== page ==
No need for inauguration Web site
I couldn’t help but laugh when I saw The Hatchet’s latest editorial (“GWInauguration.com,” Dec. 8, p.4) calling for GWInauguration.com. I urge current administrators to maintain the status quo for sending information to students and disregard The Hatchet’s editorial.
I am one student who tends to believe that most people benefit from more information rather than less. What GW does not need is another system to communicate with students. I don’t want to – and frankly if it were created, I wouldn’t – regularly check a Web site for details about GW’s involvement in the inauguration. If information is important enough for me to know instantly, it should be posted on a Web site as a matter of last resort.
I am more likely to read a cell phone text message than an e-mail, and I’m more likely to read a GW InfoMail than call 202-994-5050 or go to the Campus Advisories site. During my tenure at GW, when there has been information that I needed to know instantly – such as classes being cancelled or the Metro losing power – AlertDC, GW InfoMail and breaking news alerts from The Hatchet have served me plenty well.
More information may benefit us; more information sources will muddy the waters and decrease the needed salience that information carries through existing channels.
Corbb O’Connor, Junior
What about the bus?
I enjoyed Clayton McCleskey’s “My Letter to Santa” (Dec. 4, p.8), but I’m surprised at his request for a tram system. While convenient, a tram system seems like an incredibly unnecessary expense, particularly when a very extensive bus system already exists. The area between Dupont and Logan circles is hardly a black hole – the G2 goes directly through both of them. And too many buses to list go into Georgetown (though a good recommendation for those uninitiated in bus riding is the Circulator). D.C. buses may not be as cool or as comfortable as a train or tram system, but they certainly beat walking when it’s freezing outside.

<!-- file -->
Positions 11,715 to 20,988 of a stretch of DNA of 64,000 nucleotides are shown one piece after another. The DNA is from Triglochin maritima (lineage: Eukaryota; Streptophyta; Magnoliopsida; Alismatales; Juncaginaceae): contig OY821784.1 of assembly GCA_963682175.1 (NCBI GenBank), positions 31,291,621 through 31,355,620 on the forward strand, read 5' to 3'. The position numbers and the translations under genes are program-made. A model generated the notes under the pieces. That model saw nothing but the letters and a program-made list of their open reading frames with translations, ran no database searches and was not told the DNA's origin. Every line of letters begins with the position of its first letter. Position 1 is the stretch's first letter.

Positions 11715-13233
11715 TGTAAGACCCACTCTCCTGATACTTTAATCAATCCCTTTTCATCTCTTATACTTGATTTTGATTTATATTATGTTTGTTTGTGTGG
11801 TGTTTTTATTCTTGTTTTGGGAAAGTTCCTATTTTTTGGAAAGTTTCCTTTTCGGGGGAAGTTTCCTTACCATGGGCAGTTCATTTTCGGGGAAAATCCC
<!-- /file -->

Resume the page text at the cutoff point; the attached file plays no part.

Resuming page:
Rebecca Mimnall, Graduate student
SA needs visibility to increase effectiveness
As an alum (class of 2002) I read the article “Aswani faces backlash with cabinet” (Dec. 12, p. 1) with interest, though hardly with surprise. Ever since I was a student (and long before that – just ask Alec Baldwin) the SA has had a lot of infighting and doesn’t appear to get much done. I suggest the reason for this is that most students are apathetic about the SA. They don’t know their senators or their officials, don’t know what they do and all they see in The Hatchet is infighting – not the best way to get students motivated.
To me, the best way to conquer this apathy is visibility. If the SA had its meetings broadcast on TV, if senators were each assigned a dorm or two as a constituency and if senators and officials were required to have regular office hours somewhere obvious (Kogan Plaza, for example), students would get to know their senators, what those folks do and who to go to when something is wrong. It would also give the senators and officials more experience in dealing with the general public. It’s time for students to see something other than fighting and resignations.
Andrew Wiseman, Alumnus and former Hatchet senior staff writer